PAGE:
¶ Textual Encoding Initiative

Textual Encoding Initiative (TEI) is a consortium and an XML standardized markup language used for encoding literary texts, historical documents, and the like. During the process, scholars use TEI to "markup" texts to indicate different aspects such as titles, chapter headings, line breaks, and handwritten marginalia, as well as to note significance and inscribe interpretation. Most commonly TEI is used to create critical editions and facsimiles.
Related terms:
  • Markup languages use tags to define elements within a digital document. XML (Extensible Markup Language) is used for encoding texts and employs a number of different standards and schemas.
  • Markup tags are in and out marks that “wrap” a text element, e.g., a title, header, single word, paragraph, etc. Below is a simple example using the more commonly known markup language, HTML (Hypertext Markup Language):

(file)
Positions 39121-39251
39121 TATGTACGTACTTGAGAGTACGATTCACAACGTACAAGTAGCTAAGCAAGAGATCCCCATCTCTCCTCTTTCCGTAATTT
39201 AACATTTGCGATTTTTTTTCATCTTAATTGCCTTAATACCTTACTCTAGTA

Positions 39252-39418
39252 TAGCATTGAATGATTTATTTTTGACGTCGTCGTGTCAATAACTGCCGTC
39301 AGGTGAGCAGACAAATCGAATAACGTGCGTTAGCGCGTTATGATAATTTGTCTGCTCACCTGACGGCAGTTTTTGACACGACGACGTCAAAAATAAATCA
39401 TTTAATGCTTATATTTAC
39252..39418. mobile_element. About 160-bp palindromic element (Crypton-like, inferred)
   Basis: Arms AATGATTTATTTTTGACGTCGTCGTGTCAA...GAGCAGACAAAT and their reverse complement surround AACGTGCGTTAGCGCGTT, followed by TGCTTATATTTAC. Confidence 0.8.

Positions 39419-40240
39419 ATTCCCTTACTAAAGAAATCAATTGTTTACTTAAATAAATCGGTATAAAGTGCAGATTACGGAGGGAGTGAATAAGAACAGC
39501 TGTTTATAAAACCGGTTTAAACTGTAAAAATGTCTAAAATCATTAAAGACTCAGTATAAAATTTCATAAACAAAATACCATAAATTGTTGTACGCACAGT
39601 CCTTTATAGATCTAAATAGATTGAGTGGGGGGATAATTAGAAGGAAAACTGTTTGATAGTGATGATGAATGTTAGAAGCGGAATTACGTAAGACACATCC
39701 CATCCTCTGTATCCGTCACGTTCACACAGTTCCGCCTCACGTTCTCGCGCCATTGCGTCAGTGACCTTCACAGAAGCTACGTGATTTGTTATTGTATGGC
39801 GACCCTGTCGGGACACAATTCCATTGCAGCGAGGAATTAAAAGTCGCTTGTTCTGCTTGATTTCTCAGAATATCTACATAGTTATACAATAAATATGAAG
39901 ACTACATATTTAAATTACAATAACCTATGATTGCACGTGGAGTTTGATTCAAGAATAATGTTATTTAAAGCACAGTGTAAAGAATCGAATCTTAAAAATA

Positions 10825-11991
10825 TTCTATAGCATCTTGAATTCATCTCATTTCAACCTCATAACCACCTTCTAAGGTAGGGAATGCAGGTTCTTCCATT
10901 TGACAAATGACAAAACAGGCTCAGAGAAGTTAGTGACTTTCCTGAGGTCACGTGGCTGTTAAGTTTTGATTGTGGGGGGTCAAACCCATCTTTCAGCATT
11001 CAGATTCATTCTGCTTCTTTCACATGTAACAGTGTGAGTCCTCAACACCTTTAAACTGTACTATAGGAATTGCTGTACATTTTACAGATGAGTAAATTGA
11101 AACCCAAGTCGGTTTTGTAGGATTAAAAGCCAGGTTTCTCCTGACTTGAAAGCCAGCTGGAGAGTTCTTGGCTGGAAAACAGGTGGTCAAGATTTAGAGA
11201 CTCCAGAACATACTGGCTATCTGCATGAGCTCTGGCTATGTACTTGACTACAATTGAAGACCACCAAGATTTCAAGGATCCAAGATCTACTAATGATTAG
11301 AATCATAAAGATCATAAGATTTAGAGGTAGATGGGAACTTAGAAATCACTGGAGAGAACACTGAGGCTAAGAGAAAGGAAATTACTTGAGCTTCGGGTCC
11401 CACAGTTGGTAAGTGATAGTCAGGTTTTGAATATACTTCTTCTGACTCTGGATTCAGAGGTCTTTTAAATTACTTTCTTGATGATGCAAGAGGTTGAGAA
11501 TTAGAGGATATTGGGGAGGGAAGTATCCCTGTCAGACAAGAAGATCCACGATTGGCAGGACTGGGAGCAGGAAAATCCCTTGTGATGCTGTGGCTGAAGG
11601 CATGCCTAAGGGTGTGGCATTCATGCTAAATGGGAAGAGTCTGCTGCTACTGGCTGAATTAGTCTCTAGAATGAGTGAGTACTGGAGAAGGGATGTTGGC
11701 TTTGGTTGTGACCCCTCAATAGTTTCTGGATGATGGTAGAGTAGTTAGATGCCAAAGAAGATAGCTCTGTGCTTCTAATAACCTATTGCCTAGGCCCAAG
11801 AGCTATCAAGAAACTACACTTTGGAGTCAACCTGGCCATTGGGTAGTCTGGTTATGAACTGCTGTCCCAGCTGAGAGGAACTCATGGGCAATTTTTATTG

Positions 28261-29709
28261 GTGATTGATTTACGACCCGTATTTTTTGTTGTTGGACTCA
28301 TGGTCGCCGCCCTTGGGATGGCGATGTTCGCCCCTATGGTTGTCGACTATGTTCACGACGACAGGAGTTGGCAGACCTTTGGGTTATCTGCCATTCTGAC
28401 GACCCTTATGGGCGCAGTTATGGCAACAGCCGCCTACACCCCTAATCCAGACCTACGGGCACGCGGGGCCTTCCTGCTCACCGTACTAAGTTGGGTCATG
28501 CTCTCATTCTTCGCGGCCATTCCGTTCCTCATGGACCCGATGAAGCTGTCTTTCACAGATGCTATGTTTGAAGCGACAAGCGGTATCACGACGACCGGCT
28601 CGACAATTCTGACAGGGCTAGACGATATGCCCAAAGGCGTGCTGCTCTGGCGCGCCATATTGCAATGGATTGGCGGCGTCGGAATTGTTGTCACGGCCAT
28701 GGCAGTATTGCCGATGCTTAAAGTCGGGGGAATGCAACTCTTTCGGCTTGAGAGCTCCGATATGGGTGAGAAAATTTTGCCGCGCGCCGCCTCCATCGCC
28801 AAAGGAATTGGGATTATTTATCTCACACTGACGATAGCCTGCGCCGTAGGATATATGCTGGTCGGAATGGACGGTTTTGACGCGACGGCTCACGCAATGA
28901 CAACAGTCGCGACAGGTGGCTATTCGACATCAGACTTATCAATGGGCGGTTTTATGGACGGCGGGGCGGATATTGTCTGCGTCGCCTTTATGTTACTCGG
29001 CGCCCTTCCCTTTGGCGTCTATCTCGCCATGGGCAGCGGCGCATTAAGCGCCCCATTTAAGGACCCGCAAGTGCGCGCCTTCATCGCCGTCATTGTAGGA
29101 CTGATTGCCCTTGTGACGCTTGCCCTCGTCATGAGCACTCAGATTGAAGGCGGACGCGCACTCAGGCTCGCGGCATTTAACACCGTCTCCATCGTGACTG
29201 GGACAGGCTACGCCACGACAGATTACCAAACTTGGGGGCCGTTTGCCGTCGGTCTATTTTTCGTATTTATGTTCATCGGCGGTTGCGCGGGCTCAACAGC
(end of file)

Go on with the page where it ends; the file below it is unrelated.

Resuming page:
<h2>Their Eyes are Watching God</h2>
<p><em>Their Eyes are Watching God</em> was written by Zora Neale Hurston in 1937.
In a web browse the above looks like:

Their Eyes are Watching God

Their Eyes are Watching God was written by Zora Neale Hurston in 1937.
The <h2> tag marks the title as a header and determines the specific size of the header. The <p> tag marks the sentence as a paragraph or a general body of text and the <em> tag marks the title as emphasized (italicized).